American Journal of Public Health January 2004 Highlights
- Unemployment strikes a harder blow on men's mental health
- Friendships can help prevent teen suicide
- Pregnant smokers put babies at risk for asthma
- Children at higher risk for hunger if mother suffers from poor mental or physical health
- Diabetes education could help American Indians/Alaska Natives receive recommended care
The articles highlighted below appear in the January 2004 issue of the American Journal of Public Health, the Journal of the American Public Health Association.
Unemployment strikes a harder blow on men's mental health
Although women typically have higher rates of unemployment than men, the mental health of unemployed men tends to be worse than that of unemployed women, according to a recent study. Researchers looked at the mental health status of 2,422 employed men, 1,459 employed women, 371 unemployed men and 267 unemployed women. The mental health of the study participants was measured with a standard questionnaire. Unemployment had a higher impact on men's mental health than on women's, especially among married people. Other factors affecting the unemployed people's mental health included whether they received unemployment compensation and whether they had family responsibilities or not. For married men, unemployment struck a harder blow to their mental health than those single, whereas for unemployed women, having children living at home tended to bolster their mental outlook in the face of losing a job.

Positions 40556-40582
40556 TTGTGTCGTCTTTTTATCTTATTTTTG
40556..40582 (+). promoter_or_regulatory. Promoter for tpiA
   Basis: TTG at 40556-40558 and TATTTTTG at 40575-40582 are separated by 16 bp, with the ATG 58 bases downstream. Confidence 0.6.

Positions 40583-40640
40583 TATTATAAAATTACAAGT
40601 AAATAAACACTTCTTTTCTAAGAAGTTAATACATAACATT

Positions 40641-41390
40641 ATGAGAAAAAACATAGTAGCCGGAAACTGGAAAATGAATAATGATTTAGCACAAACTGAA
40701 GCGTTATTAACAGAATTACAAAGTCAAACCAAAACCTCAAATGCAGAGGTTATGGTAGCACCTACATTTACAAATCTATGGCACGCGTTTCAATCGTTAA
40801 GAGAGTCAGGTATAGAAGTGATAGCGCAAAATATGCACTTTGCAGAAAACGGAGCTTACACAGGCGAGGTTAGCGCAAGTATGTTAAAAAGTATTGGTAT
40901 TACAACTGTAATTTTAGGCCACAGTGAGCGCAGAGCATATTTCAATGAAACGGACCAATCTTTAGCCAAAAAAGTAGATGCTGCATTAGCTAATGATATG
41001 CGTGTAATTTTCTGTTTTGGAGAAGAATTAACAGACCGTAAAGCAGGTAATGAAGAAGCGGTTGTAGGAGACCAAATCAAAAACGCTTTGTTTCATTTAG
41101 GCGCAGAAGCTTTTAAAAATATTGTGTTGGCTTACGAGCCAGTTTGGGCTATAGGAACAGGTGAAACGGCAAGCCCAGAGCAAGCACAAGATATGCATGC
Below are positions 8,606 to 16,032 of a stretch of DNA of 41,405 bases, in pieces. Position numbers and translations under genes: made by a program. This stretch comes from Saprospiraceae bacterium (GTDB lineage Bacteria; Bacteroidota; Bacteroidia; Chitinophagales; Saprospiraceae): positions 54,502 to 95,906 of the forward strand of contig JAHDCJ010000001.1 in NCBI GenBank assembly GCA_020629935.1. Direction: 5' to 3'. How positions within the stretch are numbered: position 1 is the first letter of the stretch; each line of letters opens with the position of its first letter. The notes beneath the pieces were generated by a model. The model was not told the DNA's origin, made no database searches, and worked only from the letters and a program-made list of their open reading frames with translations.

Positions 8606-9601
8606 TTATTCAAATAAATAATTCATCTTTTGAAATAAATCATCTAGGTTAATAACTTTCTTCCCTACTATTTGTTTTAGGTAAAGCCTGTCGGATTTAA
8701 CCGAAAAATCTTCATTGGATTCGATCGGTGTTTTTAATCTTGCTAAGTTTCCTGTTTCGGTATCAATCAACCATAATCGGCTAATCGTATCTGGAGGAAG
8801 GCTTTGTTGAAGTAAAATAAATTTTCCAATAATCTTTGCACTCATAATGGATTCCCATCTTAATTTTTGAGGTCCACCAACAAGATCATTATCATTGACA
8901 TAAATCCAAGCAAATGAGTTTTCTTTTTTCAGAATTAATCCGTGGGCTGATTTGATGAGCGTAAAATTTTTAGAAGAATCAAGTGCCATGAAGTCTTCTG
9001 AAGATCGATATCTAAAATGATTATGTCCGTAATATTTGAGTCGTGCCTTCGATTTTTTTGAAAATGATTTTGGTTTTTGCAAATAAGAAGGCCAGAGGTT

[ From: "Unemployment and Mental Health: Understanding the Interactions Between Gender, Family Roles, and Social Class." Contact: Lucia Artazcoz, MPH, Barcelona, Spain, email@example.com ]
Friendships can help prevent teen suicide
Adolescent girls who have few friends are much more likely to consider suicide than their popular peers, according to a study of more than 20,000 junior high and senior high schoolers. Researchers found that girls who were socially isolated from their peers were twice as likely to think about suicide as those who had a large group of friends. Also, those girls whose friends were not friends with each other were also twice as likely to think about suicide as girls whose network of friends socialized together. "Social network effects for girls overwhelmed other variables…and appeared to play an unusually significant role in adolescent female suicidality," the study's authors wrote. When it comes to actually attempting suicide, boys and girls are more likely to do so if they know a friend who has tried to kill him or herself. Girls with high self-esteem were least likely to attempt suicide, but frequent drunkenness was linked with a higher risk of female suicide. For boys, having a gun in the household increased the likelihood of a suicide attempt, but a tight friendship network greatly reduced the odds of suicide. Suicide is the third leading cause of death among Americans age 15-24.
[ From: "Suicide and Friendships Among American Adolescents." Contact: Peter Bearman, PhD, Columbia University, firstname.lastname@example.org ]
Pregnant smokers put babies at increased risk for asthma